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If a committee of 3 people is to be selected from among 5

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If a committee of 3 people is to be selected from among 5 married couples so that the committee does not include two people who are married to each other, how many such committees are possible?

A. 20
B. 40
C. 50
D. 80
E. 120
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Re: committee of 3 [#permalink]

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If a committee of 3 people is to be selected from among 5 married couples so that the committee does not include two people who are married to each other, how many such committees are possible?

A. 20
B. 40
C. 50
D. 80
E. 120

Another way to think about this problem:

Each couple can send only one "representative" to the committee. Let's see in how many ways we can choose 3 couples (as there should be 3 members) to send only one "representatives" to the committee: 5C3=10.

But these 3 couples can send two persons (husband or wife): 2*2*2=2^3=8.

Total # of ways: 5C3*2^3=80.

Answer: D.
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Re: committee of 3 [#permalink]

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kirankp wrote:
If a committee of 3 people is to be selected from among 5 married couples so that the committee does not include two people who are married to each other, how many such committees are possible?
A. 20
B. 40
C. 50
D. 80
E. 120


total no for selecting 3 out of 10=10c3=120

no. of ways in which no two married people included= tot- 2 married couple included
2 married couple can be included in 5c1( no. of ways selecting a couple) * 8c1( no. of ways selecting the third person)=5 * 8=40

reqd comb=120-40=80
hence D
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Re: committee of 3 [#permalink]

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New post 06 Jan 2010, 11:34
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I like to think of it like this:

Step 1 - find the combinations without any restrictions

10C3 = 120

Step 2 - subtract the combinations that would have a couple in the committee

5C1 x 4C1 x 2 = 40

In this step, we first find the # of ways to choose a couple, which is 5C1=5.
After getting the first couple, we need 1 more member, so we choose 1 couple of the remainin 4 couples, which is 4C1 = 4. But within this new couple, we can either choose the man or the woman, so we need to x2.

Step 3 - find answer (no restrictions minus restrictions)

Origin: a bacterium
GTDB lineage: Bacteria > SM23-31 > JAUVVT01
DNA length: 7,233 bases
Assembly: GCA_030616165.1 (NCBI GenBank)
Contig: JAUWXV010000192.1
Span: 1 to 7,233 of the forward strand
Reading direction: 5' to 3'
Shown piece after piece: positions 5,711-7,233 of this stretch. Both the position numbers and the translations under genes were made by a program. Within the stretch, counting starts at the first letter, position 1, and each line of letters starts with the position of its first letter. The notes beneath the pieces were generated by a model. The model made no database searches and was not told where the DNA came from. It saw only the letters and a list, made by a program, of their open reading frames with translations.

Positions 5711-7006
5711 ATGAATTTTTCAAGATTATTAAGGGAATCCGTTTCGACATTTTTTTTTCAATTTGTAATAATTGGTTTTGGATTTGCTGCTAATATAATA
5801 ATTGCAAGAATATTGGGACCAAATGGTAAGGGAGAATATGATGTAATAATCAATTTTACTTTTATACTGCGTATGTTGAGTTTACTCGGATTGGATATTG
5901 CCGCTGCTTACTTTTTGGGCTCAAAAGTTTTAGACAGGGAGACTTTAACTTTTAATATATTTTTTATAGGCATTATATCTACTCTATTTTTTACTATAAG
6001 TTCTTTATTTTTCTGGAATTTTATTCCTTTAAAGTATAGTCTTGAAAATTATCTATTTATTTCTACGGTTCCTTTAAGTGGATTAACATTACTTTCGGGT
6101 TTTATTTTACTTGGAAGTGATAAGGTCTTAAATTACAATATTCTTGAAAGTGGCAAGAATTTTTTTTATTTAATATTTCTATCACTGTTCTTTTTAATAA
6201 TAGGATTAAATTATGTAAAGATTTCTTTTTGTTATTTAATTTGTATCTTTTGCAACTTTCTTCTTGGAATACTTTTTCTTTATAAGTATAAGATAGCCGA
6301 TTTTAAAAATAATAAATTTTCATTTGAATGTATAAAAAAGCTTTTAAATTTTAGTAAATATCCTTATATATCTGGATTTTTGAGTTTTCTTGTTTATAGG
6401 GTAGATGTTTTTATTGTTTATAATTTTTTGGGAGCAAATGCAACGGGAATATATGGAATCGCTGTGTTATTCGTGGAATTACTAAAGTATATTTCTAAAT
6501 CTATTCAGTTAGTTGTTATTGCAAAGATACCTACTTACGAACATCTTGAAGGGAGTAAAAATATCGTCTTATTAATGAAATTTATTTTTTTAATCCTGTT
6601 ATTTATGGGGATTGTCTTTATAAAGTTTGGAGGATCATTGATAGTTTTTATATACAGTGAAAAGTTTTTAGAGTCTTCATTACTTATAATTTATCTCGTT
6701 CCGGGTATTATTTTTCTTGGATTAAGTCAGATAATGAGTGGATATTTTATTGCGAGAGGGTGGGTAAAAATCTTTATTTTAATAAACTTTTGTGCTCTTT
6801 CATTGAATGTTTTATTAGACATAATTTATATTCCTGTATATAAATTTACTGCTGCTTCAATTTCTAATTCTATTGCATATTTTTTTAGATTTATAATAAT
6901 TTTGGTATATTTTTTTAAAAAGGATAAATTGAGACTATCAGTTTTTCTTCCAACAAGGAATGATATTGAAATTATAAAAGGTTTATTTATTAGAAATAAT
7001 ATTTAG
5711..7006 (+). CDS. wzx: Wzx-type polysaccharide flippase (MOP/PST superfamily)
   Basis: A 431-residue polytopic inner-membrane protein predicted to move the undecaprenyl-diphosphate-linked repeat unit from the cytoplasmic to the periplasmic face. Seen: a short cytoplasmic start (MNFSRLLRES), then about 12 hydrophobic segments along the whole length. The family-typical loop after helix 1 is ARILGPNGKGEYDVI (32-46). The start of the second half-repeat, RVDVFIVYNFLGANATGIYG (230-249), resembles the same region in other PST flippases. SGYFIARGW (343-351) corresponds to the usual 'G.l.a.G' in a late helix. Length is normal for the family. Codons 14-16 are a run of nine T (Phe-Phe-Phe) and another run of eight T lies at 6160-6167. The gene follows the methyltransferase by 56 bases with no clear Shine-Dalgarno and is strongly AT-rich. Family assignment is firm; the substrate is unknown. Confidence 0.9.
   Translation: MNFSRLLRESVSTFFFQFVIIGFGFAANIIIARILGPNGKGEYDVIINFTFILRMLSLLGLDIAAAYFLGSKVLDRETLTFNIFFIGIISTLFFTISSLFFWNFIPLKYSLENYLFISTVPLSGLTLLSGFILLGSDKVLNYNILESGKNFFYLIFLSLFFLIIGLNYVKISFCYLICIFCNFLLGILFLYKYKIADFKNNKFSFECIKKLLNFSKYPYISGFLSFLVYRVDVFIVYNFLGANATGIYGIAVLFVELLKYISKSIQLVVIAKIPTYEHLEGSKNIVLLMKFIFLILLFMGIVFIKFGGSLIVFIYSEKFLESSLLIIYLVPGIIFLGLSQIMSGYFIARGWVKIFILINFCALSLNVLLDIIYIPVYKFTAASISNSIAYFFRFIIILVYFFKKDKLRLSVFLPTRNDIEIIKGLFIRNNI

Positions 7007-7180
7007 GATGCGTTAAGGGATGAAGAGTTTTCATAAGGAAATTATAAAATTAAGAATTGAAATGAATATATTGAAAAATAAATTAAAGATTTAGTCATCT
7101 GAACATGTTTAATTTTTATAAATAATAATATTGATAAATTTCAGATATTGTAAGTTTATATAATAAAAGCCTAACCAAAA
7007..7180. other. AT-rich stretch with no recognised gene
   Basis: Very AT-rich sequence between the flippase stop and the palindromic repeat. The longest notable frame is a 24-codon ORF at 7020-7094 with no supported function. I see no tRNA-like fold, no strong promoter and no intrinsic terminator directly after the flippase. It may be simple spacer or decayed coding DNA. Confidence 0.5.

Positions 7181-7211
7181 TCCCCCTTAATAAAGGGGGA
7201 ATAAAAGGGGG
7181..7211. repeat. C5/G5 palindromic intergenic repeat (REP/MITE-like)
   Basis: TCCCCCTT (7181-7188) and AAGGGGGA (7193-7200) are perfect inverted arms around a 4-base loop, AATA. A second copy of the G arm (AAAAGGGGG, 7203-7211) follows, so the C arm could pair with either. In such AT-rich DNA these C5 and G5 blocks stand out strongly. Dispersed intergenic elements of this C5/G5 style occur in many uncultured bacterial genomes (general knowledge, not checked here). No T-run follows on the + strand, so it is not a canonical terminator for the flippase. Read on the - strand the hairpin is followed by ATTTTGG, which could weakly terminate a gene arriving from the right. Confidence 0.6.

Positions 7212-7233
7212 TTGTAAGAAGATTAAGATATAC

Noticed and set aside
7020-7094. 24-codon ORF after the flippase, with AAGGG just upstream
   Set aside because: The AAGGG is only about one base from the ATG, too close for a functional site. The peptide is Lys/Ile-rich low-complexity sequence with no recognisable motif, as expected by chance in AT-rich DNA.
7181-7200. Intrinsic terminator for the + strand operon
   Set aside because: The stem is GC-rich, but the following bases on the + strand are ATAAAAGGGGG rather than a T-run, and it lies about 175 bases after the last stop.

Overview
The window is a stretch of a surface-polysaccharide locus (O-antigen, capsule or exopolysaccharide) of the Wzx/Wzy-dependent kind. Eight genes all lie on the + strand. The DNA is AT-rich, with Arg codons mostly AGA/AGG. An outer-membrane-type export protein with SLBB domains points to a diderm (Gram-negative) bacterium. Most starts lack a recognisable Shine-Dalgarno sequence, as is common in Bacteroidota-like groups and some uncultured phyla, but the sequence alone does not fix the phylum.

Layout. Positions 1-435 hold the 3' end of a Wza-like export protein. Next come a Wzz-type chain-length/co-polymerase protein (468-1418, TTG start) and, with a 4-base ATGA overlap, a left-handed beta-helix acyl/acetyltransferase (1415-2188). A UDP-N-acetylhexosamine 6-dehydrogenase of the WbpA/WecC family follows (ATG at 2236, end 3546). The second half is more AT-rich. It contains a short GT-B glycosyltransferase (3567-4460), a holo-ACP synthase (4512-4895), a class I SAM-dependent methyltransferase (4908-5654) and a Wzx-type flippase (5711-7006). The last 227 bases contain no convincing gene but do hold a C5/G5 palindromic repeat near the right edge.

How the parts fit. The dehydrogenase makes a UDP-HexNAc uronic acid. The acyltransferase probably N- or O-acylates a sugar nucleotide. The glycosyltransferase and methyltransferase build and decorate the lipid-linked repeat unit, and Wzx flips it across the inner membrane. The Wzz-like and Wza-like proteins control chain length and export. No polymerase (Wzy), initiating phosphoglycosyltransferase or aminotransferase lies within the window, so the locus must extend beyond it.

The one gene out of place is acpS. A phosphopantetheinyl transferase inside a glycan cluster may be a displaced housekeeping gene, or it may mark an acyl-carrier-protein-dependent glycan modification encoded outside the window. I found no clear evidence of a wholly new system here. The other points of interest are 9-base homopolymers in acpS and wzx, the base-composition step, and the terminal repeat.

120 - 40 = 80

So the answer is 80.

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Re: committee of 3 [#permalink]

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ANS -80..
total people=10.. ways to select 3 out of them=10c3=120...
it includes comb including couple..
ways in which couple are included =8c1*5=40..
so ans reqd 120-40=80...
(if we take a gp to include a couple ,it will include couple +any one of rest 8 so 8c1 ways ..
5 couple so 5*8c1=40)

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Re: If a committee of 3 people is to be selected from among 5 [#permalink]

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Using slot method:
First person can be chosen -> 10 ways,
2nd person can be chosen -> 8 ways (1st person and his wife are not candidates) and
3rd person can be chosen -> 6 ways (1st person/2nd person and their wives are out)
Answer -> 10*8*6/6 = 80 (divide by 6 because the 3 people can be chosen in any order (i.e. 3! = 3*2*1 ways))

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Re: committee of 3 [#permalink]

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"If a committee of 3 people is to be selected"
Combo box arrangement
(_)(_)(_)/3!

"from among 5 married couples"
Bag of 10 choices: A,B,C,D,E,F,G,H,I,J

"so that the committee does not include two people who are married to each other"
First slot has 10 choices
(10)(_)(_)/3!

but the choice eliminates the spouse. The second slot has 8 choices
(10)(8)(_)/3!

but the choice eliminates another spouse. The third slot has 6 choices
(10)(8)(6)/3!

"how many such committees are possible?"
(10)(8)(6)/(3*2) = 80

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Hi achakrav2694,

Ordering is not Required in Selection.

We can have just 4 Cases:

1) Selecting All 3 husbands: This would be\(5C3 = 10\)
2) Selecting 2 husbands and 1 Wife: \(5C2 * 3\) (As Wife cannot be for the 2 husbands selected) \(= 30\)
3) Selecting All 3Wives: This would be \(5C3 = 10\)
4) Selecting 2 Wives and 1 Husband: \(5C2 * 3\)(As Husband cannot be for the 2 Wives selected) \(= 30\)

Total Commitees \(= 10 + 30 + 10 + 30 = 80\)

Rgds,
Rajat
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Re: If a committee of 3 people is to be selected [#permalink]

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achakrav2694 wrote:
I would like to know the best way to approach a problem similar to the one below, or if anyone has any tricks to solve it. I don't fully understand the GMAC explanation.

Q: If a committee of 3 people is to be selected from 5 married couples so that the committee does not include two people who are married to each other, how many such committees are possible?
A) 20
B) 40
C) 50
D) 80
E) 120

Answer is D, 80.

The explanation given says that there are 10 people who can be the first, 8 people who can be the second and 6 that can be the third. Because there are 6 ways of ordering 3 people, the answer is (10*8*6)/6. I find this slightly confusing and unintuitive. Does anyone have a method or easier explanation?


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If a committee of 3 people is to be selected from among 5 [#permalink]

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kirankp wrote:
If a committee of 3 people is to be selected from among 5 married couples so that the committee does not include two people who are married to each other, how many such committees are possible?

A. 20
B. 40
C. 50
D. 80
E. 120



We are given that there are five married couples (or 10 people) and we need to determine the number of ways of choosing 3 people in which no two people are a married couple. So this is a special combination problem. Before we tackle this problem, let’s review a combination problem with no restrictions.

With no restrictions, the number of ways of choosing 3 people from 10 people is 10C3, which is calculated as follows:

(10 x 9 x 8)/3! = 120

10, 9 and 8, in the numerator, represent the number of ways the first, second and third person can be chosen respectively. We divide the numerator by 3! because in a combination problem we do not care about the order in which the 3 people are chosen.